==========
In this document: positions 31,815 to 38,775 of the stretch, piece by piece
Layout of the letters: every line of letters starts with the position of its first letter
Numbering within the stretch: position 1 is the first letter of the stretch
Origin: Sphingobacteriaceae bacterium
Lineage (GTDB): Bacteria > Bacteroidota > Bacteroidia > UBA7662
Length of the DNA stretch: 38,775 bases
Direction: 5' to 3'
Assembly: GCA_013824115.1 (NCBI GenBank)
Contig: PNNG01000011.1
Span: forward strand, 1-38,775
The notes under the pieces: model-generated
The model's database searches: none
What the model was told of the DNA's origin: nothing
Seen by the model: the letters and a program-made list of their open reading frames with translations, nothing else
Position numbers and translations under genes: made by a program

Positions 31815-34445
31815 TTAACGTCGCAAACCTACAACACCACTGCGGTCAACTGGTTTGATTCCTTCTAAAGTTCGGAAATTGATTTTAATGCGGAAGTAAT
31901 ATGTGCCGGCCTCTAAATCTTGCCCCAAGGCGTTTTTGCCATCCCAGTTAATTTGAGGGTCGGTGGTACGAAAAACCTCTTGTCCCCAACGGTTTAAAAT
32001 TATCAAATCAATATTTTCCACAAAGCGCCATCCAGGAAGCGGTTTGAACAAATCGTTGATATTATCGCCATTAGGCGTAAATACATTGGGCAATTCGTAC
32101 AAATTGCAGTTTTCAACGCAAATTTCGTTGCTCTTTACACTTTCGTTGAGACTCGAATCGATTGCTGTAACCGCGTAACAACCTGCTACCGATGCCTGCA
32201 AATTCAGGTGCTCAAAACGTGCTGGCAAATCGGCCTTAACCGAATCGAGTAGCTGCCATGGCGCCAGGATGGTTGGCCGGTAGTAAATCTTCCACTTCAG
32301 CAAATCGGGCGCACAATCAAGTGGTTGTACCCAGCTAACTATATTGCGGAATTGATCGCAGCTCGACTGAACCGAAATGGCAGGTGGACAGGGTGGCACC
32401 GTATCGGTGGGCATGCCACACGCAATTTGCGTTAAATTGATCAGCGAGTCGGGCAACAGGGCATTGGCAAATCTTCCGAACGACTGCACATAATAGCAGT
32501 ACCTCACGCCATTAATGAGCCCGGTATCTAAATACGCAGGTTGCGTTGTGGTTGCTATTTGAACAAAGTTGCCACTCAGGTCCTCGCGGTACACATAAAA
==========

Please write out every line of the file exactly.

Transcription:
In this document: positions 31,815 to 38,775 of the stretch, piece by piece
Layout of the letters: every line of letters starts with the position of its first letter
Numbering within the stretch: position 1 is the first letter of the stretch
Origin: Sphingobacteriaceae bacterium
Lineage (GTDB): Bacteria > Bacteroidota > Bacteroidia > UBA7662
Length of the DNA stretch: 38,775 bases
Direction: 5' to 3'
Assembly: GCA_013824115.1 (NCBI GenBank)
Contig: PNNG01000011.1
Span: forward strand, 1-38,775
The notes under the pieces: model-generated
The model's database searches: none
What the model was told of the DNA's origin: nothing
Seen by the model: the letters and a program-made list of their open reading frames with translations, nothing else
Position numbers and translations under genes: made by a program

Positions 31815-34445
31815 TTAACGTCGCAAACCTACAACACCACTGCGGTCAACTGGTTTGATTCCTTCTAAAGTTCGGAAATTGATTTTAATGCGGAAGTAAT
31901 ATGTGCCGGCCTCTAAATCTTGCCCCAAGGCGTTTTTGCCATCCCAGTTAATTTGAGGGTCGGTGGTACGAAAAACCTCTTGTCCCCAACGGTTTAAAAT
32001 TATCAAATCAATATTTTCCACAAAGCGCCATCCAGGAAGCGGTTTGAACAAATCGTTGATATTATCGCCATTAGGCGTAAATACATTGGGCAATTCGTAC
32101 AAATTGCAGTTTTCAACGCAAATTTCGTTGCTCTTTACACTTTCGTTGAGACTCGAATCGATTGCTGTAACCGCGTAACAACCTGCTACCGATGCCTGCA
32201 AATTCAGGTGCTCAAAACGTGCTGGCAAATCGGCCTTAACCGAATCGAGTAGCTGCCATGGCGCCAGGATGGTTGGCCGGTAGTAAATCTTCCACTTCAG
32301 CAAATCGGGCGCACAATCAAGTGGTTGTACCCAGCTAACTATATTGCGGAATTGATCGCAGCTCGACTGAACCGAAATGGCAGGTGGACAGGGTGGCACC
32401 GTATCGGTGGGCATGCCACACGCAATTTGCGTTAAATTGATCAGCGAGTCGGGCAACAGGGCATTGGCAAATCTTCCGAACGACTGCACATAATAGCAGT
32501 ACCTCACGCCATTAATGAGCCCGGTATCTAAATACGCAGGTTGCGTTGTGGTTGCTATTTGAACAAAGTTGCCACTCAGGTCCTCGCGGTACACATAAAA